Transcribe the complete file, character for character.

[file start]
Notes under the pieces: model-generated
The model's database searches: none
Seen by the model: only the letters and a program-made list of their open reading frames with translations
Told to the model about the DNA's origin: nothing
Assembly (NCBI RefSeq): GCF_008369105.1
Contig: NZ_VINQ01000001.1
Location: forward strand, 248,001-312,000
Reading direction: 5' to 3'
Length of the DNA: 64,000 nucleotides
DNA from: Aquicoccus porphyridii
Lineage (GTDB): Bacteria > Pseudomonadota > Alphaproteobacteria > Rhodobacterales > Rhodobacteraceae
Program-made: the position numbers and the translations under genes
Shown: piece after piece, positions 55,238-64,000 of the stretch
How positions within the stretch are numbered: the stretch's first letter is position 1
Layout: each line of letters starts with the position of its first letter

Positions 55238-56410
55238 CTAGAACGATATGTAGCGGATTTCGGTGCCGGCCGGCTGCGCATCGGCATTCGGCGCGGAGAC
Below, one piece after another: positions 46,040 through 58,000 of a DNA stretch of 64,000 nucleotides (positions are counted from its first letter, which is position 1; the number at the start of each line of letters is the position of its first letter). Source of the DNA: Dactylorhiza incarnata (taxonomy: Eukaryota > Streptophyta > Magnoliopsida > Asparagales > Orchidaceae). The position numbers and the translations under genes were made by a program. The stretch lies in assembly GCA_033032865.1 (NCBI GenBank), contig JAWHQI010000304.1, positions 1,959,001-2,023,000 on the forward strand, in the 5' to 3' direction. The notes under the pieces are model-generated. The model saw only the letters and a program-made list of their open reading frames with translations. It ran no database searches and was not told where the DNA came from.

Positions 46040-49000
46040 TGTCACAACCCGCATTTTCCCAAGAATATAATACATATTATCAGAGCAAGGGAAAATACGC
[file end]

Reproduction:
Notes under the pieces: model-generated
The model's database searches: none
Seen by the model: only the letters and a program-made list of their open reading frames with translations
Told to the model about the DNA's origin: nothing
Assembly (NCBI RefSeq): GCF_008369105.1
Contig: NZ_VINQ01000001.1
Location: forward strand, 248,001-312,000
Reading direction: 5' to 3'
Length of the DNA: 64,000 nucleotides
DNA from: Aquicoccus porphyridii
Lineage (GTDB): Bacteria > Pseudomonadota > Alphaproteobacteria > Rhodobacterales > Rhodobacteraceae
Program-made: the position numbers and the translations under genes
Shown: piece after piece, positions 55,238-64,000 of the stretch
How positions within the stretch are numbered: the stretch's first letter is position 1
Layout: each line of letters starts with the position of its first letter

Positions 55238-56410
55238 CTAGAACGATATGTAGCGGATTTCGGTGCCGGCCGGCTGCGCATCGGCATTCGGCGCGGAGAC
Below, one piece after another: positions 46,040 through 58,000 of a DNA stretch of 64,000 nucleotides (positions are counted from its first letter, which is position 1; the number at the start of each line of letters is the position of its first letter). Source of the DNA: Dactylorhiza incarnata (taxonomy: Eukaryota > Streptophyta > Magnoliopsida > Asparagales > Orchidaceae). The position numbers and the translations under genes were made by a program. The stretch lies in assembly GCA_033032865.1 (NCBI GenBank), contig JAWHQI010000304.1, positions 1,959,001-2,023,000 on the forward strand, in the 5' to 3' direction. The notes under the pieces are model-generated. The model saw only the letters and a program-made list of their open reading frames with translations. It ran no database searches and was not told where the DNA came from.

Positions 46040-49000
46040 TGTCACAACCCGCATTTTCCCAAGAATATAATACATATTATCAGAGCAAGGGAAAATACGC